weights assigned to an individual denote its (random) infectivity and
susceptibility, respectively. We show that one can bound the percolation
probability and the expected size of the cluster of vertices that can be
reached by an open path starting at a given vertex from above and below by the
corresponding quantities for respectively independent bond and site percolation
with certain densities; this generalizes a result of Kuulasmaa. Many models in
the literature are special cases of our general model.Comment: 15 page

### Disease management in organic apple orchards is more than applying the right product at the correct time

The relative importance of diseases on apple is varying with cultivar, management, time,
and climate. Many aspects of the cropping system influence the development of diseases.
The choice of the variety determines the disease management during the lifetime of the
orchard. Cultural practices improve the growth and nutrial status of the tree, and therewith
influence the susceptibility of the plant and fruits to diseases directly. Prolonged growth
can also have an indirect effect by causing a microclimate and growing pattern that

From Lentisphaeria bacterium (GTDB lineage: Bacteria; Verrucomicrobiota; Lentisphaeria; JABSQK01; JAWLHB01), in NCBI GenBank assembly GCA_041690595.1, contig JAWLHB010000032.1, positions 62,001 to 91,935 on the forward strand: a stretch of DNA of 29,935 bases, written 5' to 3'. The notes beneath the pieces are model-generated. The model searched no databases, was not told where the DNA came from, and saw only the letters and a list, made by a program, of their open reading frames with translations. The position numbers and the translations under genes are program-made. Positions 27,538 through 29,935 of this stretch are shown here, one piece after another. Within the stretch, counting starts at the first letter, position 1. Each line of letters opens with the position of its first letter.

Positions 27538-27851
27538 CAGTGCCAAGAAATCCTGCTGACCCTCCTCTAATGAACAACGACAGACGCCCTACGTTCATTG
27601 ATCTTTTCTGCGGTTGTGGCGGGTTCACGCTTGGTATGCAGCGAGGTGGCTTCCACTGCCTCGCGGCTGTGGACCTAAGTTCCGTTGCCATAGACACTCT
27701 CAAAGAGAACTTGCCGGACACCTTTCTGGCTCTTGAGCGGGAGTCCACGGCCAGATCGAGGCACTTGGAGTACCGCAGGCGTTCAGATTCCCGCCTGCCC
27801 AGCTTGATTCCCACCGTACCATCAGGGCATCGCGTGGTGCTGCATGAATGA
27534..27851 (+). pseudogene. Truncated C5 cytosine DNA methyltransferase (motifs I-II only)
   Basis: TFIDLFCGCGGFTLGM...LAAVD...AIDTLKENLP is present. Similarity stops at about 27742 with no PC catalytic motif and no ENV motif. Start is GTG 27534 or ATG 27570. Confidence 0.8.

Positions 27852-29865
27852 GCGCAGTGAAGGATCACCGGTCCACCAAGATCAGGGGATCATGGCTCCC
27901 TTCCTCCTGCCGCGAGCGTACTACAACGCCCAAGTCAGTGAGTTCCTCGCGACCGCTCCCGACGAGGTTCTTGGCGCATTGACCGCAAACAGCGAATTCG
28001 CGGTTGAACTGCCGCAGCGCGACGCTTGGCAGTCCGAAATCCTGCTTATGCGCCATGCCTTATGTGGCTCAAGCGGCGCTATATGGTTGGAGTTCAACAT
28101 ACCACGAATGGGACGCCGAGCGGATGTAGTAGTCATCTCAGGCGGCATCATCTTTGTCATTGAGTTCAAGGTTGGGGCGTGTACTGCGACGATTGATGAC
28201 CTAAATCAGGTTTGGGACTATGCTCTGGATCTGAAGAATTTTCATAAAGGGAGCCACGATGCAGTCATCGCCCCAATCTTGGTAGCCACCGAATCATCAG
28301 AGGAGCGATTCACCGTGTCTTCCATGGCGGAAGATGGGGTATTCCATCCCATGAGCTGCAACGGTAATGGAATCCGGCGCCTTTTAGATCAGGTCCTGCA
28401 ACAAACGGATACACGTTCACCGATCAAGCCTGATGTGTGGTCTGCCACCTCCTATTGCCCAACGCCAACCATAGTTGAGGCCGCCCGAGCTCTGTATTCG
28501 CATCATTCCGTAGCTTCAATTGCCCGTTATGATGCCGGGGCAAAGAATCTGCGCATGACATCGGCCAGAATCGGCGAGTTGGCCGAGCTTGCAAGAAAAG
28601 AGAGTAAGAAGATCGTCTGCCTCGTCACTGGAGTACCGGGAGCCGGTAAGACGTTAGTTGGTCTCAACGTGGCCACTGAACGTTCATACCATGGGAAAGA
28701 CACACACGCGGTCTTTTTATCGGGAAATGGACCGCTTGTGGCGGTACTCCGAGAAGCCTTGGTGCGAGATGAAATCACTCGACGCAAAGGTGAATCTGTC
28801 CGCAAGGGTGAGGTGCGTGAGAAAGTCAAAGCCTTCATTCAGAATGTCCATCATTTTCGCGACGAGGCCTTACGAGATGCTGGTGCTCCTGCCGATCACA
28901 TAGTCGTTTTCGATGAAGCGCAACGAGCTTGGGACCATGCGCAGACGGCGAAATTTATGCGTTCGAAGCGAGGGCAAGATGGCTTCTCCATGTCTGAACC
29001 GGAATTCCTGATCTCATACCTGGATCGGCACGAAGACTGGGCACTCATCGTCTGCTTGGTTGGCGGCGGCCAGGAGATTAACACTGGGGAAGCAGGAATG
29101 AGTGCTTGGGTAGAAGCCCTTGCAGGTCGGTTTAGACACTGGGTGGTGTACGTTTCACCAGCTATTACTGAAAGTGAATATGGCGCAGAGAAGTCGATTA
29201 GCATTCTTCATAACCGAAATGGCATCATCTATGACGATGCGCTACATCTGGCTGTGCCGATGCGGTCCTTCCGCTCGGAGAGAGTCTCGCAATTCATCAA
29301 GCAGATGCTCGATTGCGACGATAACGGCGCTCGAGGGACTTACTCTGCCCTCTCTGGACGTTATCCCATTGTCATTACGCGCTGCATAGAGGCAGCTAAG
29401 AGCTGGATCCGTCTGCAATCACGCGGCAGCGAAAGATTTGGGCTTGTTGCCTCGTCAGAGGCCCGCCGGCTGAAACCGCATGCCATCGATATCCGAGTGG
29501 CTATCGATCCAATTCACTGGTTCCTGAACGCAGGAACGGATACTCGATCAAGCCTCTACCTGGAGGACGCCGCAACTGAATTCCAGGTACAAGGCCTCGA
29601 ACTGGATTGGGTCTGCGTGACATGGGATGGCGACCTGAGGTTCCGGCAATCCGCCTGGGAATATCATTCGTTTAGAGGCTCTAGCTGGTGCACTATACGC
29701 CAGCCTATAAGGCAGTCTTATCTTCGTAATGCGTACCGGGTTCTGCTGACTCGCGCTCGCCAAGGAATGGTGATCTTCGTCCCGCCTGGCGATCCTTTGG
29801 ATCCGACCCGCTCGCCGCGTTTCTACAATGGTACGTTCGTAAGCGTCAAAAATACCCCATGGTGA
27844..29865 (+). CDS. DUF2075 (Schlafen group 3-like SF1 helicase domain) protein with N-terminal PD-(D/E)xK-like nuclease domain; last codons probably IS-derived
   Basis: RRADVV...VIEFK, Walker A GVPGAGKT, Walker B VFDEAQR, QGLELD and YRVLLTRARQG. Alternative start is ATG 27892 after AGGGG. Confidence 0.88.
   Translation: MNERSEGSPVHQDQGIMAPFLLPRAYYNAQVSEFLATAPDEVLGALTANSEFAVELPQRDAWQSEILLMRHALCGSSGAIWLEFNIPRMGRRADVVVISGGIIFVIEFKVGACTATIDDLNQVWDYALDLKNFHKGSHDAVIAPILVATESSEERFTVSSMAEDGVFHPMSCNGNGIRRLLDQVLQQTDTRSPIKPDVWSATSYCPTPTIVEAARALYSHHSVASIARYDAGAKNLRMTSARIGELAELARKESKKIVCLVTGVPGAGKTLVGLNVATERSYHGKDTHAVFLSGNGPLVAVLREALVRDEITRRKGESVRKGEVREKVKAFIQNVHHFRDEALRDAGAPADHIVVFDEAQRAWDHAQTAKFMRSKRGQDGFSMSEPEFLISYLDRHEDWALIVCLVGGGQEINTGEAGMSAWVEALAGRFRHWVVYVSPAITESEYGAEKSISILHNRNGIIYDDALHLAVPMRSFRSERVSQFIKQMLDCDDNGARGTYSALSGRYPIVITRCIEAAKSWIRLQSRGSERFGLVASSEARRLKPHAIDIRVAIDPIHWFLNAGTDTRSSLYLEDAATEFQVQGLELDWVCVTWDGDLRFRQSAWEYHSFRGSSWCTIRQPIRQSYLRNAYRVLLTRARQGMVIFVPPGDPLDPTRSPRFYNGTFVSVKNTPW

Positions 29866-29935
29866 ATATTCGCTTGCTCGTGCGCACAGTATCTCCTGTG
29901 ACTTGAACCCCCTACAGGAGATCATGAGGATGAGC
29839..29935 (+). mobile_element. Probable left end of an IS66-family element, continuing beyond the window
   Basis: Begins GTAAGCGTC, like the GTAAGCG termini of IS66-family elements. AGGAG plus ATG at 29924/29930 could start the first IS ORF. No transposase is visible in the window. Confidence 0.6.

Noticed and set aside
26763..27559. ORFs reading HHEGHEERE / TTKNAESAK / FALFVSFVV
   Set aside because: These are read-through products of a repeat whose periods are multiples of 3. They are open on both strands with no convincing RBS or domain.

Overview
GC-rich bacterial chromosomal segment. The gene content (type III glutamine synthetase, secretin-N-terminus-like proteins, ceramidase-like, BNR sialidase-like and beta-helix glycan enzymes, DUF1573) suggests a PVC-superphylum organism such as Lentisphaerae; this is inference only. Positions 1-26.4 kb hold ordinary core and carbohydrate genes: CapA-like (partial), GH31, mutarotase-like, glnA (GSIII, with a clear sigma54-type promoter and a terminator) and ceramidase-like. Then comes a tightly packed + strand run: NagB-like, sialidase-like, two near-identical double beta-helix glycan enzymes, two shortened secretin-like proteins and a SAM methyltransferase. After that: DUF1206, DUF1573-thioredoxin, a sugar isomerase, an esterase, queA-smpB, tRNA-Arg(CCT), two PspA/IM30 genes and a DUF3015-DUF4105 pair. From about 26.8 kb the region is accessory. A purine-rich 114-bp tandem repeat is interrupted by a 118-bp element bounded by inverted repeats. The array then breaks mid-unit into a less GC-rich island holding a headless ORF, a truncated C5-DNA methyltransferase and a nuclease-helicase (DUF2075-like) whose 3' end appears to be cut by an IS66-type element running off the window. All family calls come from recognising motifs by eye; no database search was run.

favours infection of tree, leafs and fruits by various diseases. Sanitation measures are
common practise for most organic fruit growers and help to make other measures more
effective by reducing infection inoculums. Despite all preventive measures, disease control
in organic orchards at an economically feasible level still largely depends on the
application of fungicides. Measures that allow reduction of fungicidal applications on key
diseases, lead to the development of a secondary disease complex that can cause severe
losses when not managed effectively and make a well thought-out control strategy
necessary.
In research, advisory and practical decision making, disease management in organic
orchards should always be seen in the perspective of the management of the total growing
system. With all factors that contribute to disease management in organic orchards
optimized, we are able to successfully implement new materials and methods that may not
be as effective as common fungicides in themselves, but add to the effectiveness of the